Studio: IFC Films
Cast: Greta Gerwig, Joe Swanberg, Alison Bagnall, Elizabeth Donius, Jay Duplass, Kent Osborne, Lynn Shelton, Ellen Stagg
Director: Joe Swanberg, Greta Gerwig
Release Date: August 23, 2009, 12:54 pm
Rating: Not Rated for (nudity, language)
Run Time: 01h:29m:00s
"Do you ever wonder what story youíre going to be in someone elseís life?" - Mattie (Greta Gerwig)
Movie Grade: B+
DVD Grade: B
At some point or another, most young people find themselves in a long-distance relationship. The common culprits include moving apart for college or taking a new job in a far-away city. This difficult set-up can test even the strongest relationships. Both people might have the best intentions, but meeting for weekend visits every few months creates serious tension.
Nights and Weekends chronicles one such relationship between James (Joe Swanberg) and Mattie (Greta Gerwig). He lives in Chicago, and she's well across the country in New York. The story begins with a lustful reunion at his apartment, and everything feels perfect. But this bliss is short-lived when the minor squabbles arise. These arguments lead to larger discussions about their future. Is one of them willing to move to a new city? Mattie appears more invested in them and grows irritated when his focus wavers. James is so mellow that it's hard to see any caring behind the detached persona. These two extremes could mesh well in an ideal situation, but the distance makes it unlikely.
This description could easily set the stage for conventional film romance between two attractive stars. Acting as co-directors, Swanberg and Gerwig present the story in a completely different manner. The often-improvised script and truly ìfly on the wallî shooting style bring added weight to the drama. In past films like LOL and Hannah Takes the Stairs, Swanberg has employed this minimalist style to varying degrees of success. Focusing almost solely on the leads, this picture stays focused on telling their story. If you're not interested in James and Mattie, there's little else to draw your attention.
Following the wave of groundbreaking films in the '90s, the indie landscape has shifted towards big stars working under smaller budgets. But can you really call a $5 million film starring George Clooney an ìindieî? Rejecting the glossy approach, the poorly titled ìmumblecoreî genre presents scenes rarely viewed on screen. The biggest change here is the sex scenes, presented in direct fashion and without the Hollywood touches. We also see people taking a shower, going to the bathroom, and actually eating food. This film's characters aren't really mumbling, but they mostly avoid the witty banter of something like Juno. The approach doesn't always work and can be tedious for audiences, but its successes create a lasting impact. When Mattie prepares to leave Chicago, her raw emotions don't feel like ìacting.î I expect that real-life events at least partially came into mind during this moment. I prefer the mystery of what scenes mirrored real events, which adds intriguing layers to the relationship.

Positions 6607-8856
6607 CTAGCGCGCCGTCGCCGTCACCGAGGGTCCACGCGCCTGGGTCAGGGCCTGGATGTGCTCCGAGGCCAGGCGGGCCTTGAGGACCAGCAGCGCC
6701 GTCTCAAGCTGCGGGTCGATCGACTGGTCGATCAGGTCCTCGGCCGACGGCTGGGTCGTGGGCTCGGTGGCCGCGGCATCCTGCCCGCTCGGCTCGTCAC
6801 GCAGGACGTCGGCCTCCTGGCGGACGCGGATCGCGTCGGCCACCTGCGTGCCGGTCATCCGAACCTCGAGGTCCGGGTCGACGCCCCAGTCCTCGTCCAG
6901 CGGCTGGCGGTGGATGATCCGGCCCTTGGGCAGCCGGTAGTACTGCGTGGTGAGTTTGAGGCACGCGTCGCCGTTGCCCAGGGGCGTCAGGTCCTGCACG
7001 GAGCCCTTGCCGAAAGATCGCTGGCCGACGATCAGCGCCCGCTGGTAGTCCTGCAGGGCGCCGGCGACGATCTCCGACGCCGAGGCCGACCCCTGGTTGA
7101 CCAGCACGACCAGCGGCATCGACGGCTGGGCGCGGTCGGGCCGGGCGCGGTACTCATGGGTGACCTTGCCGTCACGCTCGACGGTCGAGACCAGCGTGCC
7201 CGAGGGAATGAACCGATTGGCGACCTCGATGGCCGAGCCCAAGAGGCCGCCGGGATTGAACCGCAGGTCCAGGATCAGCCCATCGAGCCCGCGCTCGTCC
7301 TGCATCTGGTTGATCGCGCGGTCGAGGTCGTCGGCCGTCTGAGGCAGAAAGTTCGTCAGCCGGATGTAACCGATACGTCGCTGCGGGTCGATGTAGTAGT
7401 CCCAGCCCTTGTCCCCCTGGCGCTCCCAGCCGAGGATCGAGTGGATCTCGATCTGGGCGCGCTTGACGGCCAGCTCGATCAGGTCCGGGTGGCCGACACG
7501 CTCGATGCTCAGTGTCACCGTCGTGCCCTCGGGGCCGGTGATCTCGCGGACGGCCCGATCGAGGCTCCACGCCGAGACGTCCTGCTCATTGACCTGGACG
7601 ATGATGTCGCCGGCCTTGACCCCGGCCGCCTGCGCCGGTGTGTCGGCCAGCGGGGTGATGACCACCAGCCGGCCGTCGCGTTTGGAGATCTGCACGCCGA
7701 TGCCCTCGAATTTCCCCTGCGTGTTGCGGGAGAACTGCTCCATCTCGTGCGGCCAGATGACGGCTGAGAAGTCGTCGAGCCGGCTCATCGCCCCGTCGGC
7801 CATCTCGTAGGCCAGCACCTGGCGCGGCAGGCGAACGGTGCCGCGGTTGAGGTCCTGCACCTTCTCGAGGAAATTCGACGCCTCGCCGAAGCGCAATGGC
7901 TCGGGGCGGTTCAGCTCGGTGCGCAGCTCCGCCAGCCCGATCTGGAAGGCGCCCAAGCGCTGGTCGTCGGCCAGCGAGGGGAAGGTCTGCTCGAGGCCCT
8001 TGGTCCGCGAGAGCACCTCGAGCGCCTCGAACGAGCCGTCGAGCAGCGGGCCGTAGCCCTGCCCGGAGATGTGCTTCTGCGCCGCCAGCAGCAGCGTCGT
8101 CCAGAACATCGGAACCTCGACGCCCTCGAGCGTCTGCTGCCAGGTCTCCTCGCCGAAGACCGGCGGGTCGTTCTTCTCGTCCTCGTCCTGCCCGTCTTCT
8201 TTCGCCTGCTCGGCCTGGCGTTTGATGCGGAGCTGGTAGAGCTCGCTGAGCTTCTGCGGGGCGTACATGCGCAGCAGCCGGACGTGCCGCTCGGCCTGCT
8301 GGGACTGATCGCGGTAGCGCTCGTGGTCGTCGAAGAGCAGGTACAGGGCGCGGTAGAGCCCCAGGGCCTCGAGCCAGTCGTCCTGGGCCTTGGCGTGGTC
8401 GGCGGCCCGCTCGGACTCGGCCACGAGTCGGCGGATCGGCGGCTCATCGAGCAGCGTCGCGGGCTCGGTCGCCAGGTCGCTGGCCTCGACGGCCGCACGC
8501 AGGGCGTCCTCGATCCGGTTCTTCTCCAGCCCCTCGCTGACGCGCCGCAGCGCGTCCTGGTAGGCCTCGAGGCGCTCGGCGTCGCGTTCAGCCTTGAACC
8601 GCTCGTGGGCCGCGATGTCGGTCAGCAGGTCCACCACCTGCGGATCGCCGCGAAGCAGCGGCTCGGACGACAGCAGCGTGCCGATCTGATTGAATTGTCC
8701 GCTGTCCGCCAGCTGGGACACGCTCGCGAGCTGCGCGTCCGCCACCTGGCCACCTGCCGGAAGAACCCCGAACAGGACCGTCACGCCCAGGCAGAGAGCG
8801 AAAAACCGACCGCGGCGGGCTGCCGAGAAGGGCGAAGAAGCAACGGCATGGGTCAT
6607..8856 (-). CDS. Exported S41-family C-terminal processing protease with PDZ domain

Gerwig shined in the lead role of Hannah Takes the Stairs and again conveys remarkable depth to this performance. With her short blond hair and thin frame, she brings an understated beauty to Mattie. The character's limited confidence and neuroses keep her from becoming the ìcute indie chick.î Swanberg has the tough role of making a self-centered guy seem interesting, and he does solid work. James isn't nearly as unlikable is his role in LOL, which inspired genuine hatred. This guy has some positive moments, but he never seems completely invested in their future. In a key scene, James describes his primary reason for loving Mattieóshe's cool enough to charm his friends. While surprisingly honest, it's not usually the best reason to become seriously involved.
This release offers just one notable extra, a commentary from producers Dia Sokol and Anish Savjani. Both have diverse careers and know the business, but their discussion has few compelling moments. I hoped that Swanberg and Gerwig would participate and recount their experiences. The producers speak about how this production differed from typical shooting. They used long takes and let the story develop organically instead of by a tight script. The remaining features include a trailer and some brief teasers involving the two leads.
Nights and Weekends is another step forward for the rising Swanberg, who continues to develop his style. There are a few surprising visual set-ups, particularly an early sequence at Chicago's Millennium Park. The picture's final act includes a photo shoot for James' latest video game, which ends up involving Mattie. The couple shows great chemistry with minimal dialogue, revealing a glimmer of hope. However, their connection might be weaker than we observe in these moments. Is the ultimate reason physical distance or something else entirely? Gerwig and Swanberg never give a clear answer and deliver an original, emotional look at modern romance.
Dan Heaton August 23, 2009, 12:54 pm